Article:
What Makes the Perfect Music Venue?
When you go to watch a concert, you want to have the best time possible. You spend ages getting increasingly excited about your trip to somewhere like the O2 in London to watch your favourite band and you dream about seeing the artists in the flesh, singing and dancing along and maybe even making a weekend of it – there are tons of hotels near the O2 Arena London to stay in.
The venue itself plays a big part in making a gig a success. The band could be outstanding – as you would expect having listened to them on the radio or on their CD so many times – but if the venue lets the whole set down it can be ruined. So what constitutes a good venue for live music?
One factor is the seating or standing arrangements. More often than not you want to be stood up at a gig so that you can jump around, dance or tap your feet to the music but if the venue is taken up by seating there is often little or no room to do this. On the other side of the coin, you don’t want to be forced to stand up. Quite often you have bowl-shaped venues with those wanting to stand in the centre, and those seated around the sides going upwards like in a football stadium.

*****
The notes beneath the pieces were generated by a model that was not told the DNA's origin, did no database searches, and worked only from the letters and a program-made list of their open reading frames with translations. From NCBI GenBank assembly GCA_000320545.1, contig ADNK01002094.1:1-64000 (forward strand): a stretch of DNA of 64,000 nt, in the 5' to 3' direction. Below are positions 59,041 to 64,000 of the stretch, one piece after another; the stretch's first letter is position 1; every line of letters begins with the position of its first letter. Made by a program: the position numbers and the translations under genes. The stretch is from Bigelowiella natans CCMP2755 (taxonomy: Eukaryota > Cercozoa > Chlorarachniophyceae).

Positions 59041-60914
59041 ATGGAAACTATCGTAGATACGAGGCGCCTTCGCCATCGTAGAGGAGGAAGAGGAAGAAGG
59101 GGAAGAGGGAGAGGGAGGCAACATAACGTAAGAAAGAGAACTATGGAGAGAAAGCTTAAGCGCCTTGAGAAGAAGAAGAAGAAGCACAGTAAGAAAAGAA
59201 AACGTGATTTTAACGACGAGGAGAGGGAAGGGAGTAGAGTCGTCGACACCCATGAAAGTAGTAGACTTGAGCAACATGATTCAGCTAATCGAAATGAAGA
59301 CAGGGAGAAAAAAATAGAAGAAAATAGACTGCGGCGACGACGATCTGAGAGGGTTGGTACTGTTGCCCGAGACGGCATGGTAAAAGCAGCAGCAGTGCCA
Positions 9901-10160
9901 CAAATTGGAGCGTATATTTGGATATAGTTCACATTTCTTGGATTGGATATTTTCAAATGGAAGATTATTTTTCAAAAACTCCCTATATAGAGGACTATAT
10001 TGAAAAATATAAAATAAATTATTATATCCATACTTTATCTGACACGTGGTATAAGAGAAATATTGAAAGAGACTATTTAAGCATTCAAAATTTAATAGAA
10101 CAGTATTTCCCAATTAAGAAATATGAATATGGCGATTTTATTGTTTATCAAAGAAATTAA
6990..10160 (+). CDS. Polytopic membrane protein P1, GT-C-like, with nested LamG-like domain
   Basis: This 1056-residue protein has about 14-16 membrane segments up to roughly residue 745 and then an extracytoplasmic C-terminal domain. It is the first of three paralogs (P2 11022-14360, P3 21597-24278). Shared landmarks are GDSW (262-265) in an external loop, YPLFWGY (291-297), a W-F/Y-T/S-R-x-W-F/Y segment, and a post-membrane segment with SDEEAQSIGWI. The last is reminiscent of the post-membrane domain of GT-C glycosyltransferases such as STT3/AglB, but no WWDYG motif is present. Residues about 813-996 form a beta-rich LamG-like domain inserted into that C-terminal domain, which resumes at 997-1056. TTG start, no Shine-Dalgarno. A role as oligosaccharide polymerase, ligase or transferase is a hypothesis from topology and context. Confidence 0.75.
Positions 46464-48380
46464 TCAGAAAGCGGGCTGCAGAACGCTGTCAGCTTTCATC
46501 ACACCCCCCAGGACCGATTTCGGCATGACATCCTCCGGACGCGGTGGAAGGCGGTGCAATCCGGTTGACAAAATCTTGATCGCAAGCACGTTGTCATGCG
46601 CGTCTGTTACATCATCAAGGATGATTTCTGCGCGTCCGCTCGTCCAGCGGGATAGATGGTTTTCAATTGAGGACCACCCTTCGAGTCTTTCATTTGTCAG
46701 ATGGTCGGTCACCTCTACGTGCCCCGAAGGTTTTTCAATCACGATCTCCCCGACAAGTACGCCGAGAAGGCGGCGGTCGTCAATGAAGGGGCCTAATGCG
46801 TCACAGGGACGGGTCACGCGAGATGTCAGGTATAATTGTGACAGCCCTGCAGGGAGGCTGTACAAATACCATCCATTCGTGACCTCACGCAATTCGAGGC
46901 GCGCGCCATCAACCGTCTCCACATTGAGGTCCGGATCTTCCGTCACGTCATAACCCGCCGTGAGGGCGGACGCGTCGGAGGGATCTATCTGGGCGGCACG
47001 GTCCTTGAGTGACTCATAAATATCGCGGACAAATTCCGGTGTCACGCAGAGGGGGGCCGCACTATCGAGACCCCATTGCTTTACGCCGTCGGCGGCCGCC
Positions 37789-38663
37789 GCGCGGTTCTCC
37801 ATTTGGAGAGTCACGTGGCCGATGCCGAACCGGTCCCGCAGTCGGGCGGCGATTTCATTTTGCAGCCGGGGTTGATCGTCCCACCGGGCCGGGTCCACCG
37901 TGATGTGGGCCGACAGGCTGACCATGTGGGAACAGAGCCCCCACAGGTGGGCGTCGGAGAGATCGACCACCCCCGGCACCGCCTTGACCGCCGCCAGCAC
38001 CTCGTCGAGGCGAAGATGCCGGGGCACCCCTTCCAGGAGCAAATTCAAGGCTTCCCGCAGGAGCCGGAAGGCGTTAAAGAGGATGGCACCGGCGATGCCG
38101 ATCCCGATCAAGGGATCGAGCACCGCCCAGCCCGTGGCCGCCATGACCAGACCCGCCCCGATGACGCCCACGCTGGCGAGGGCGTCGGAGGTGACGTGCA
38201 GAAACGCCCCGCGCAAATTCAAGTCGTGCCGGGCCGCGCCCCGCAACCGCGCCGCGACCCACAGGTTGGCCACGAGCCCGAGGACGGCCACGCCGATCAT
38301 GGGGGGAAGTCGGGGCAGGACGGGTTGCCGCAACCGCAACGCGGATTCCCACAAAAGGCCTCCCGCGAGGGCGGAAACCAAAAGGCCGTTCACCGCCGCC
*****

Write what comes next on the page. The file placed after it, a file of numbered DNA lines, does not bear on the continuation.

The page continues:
Arguably the most important factor is great sound. Without it, the band are going to sound terrible no matter how good they are. With the right equipment and positioning of the speakers you can turn a venue into an amazing musical experience for all in attendance, hearing the band equally and making for the perfect gig.
However, if it’s too hot or cold in the venue it can completely ruin it. You don’t want to spend the whole time shivering and stood there with your coat on, and equally you don’t want to be going out to find more bottles of water because it’s too hot. It’s vital that the venue has an air conditioning system but that they get the temperature right. It needs to be factored in that more people will mean more heat, (and vice versa), and the temperature should go up or down accordingly.
Finally, the lighting needs to be right. If you have a rock band, you want the venue to be a bit darker with the focus on the band itself, while a pop band would want to be well lit with all of the flashing lights and glitter explosions.